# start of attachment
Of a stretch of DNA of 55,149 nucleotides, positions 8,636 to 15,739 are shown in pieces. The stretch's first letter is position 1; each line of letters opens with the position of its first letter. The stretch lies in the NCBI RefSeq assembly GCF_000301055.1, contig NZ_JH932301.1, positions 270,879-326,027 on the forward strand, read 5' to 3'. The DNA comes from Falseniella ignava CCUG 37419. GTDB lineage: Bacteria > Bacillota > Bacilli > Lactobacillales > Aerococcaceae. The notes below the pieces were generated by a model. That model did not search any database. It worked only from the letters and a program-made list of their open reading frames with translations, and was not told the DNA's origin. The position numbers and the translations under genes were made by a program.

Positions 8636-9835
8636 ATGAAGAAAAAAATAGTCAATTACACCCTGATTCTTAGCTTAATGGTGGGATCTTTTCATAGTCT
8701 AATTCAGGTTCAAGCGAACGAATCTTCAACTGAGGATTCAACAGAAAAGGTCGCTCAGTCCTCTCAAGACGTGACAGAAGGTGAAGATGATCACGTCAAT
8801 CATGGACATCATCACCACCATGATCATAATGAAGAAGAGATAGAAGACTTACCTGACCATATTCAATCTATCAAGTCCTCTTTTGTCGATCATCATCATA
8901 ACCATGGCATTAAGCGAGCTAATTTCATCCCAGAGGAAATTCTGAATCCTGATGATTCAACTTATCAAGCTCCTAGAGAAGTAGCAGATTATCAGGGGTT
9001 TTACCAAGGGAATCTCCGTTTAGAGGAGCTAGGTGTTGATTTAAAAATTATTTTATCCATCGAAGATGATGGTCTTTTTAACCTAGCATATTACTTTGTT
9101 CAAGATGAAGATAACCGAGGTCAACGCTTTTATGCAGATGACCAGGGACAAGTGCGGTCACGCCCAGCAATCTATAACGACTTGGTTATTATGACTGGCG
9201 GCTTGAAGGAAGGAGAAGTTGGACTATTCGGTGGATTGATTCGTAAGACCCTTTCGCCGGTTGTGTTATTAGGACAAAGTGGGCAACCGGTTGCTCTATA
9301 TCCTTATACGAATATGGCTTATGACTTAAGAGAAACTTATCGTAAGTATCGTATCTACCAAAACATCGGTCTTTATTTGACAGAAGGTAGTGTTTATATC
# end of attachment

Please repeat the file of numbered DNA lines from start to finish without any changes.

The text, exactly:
Of a stretch of DNA of 55,149 nucleotides, positions 8,636 to 15,739 are shown in pieces. The stretch's first letter is position 1; each line of letters opens with the position of its first letter. The stretch lies in the NCBI RefSeq assembly GCF_000301055.1, contig NZ_JH932301.1, positions 270,879-326,027 on the forward strand, read 5' to 3'. The DNA comes from Falseniella ignava CCUG 37419. GTDB lineage: Bacteria > Bacillota > Bacilli > Lactobacillales > Aerococcaceae. The notes below the pieces were generated by a model. That model did not search any database. It worked only from the letters and a program-made list of their open reading frames with translations, and was not told the DNA's origin. The position numbers and the translations under genes were made by a program.

Positions 8636-9835
8636 ATGAAGAAAAAAATAGTCAATTACACCCTGATTCTTAGCTTAATGGTGGGATCTTTTCATAGTCT
8701 AATTCAGGTTCAAGCGAACGAATCTTCAACTGAGGATTCAACAGAAAAGGTCGCTCAGTCCTCTCAAGACGTGACAGAAGGTGAAGATGATCACGTCAAT
8801 CATGGACATCATCACCACCATGATCATAATGAAGAAGAGATAGAAGACTTACCTGACCATATTCAATCTATCAAGTCCTCTTTTGTCGATCATCATCATA
8901 ACCATGGCATTAAGCGAGCTAATTTCATCCCAGAGGAAATTCTGAATCCTGATGATTCAACTTATCAAGCTCCTAGAGAAGTAGCAGATTATCAGGGGTT
9001 TTACCAAGGGAATCTCCGTTTAGAGGAGCTAGGTGTTGATTTAAAAATTATTTTATCCATCGAAGATGATGGTCTTTTTAACCTAGCATATTACTTTGTT
9101 CAAGATGAAGATAACCGAGGTCAACGCTTTTATGCAGATGACCAGGGACAAGTGCGGTCACGCCCAGCAATCTATAACGACTTGGTTATTATGACTGGCG
9201 GCTTGAAGGAAGGAGAAGTTGGACTATTCGGTGGATTGATTCGTAAGACCCTTTCGCCGGTTGTGTTATTAGGACAAAGTGGGCAACCGGTTGCTCTATA
9301 TCCTTATACGAATATGGCTTATGACTTAAGAGAAACTTATCGTAAGTATCGTATCTACCAAAACATCGGTCTTTATTTGACAGAAGGTAGTGTTTATATC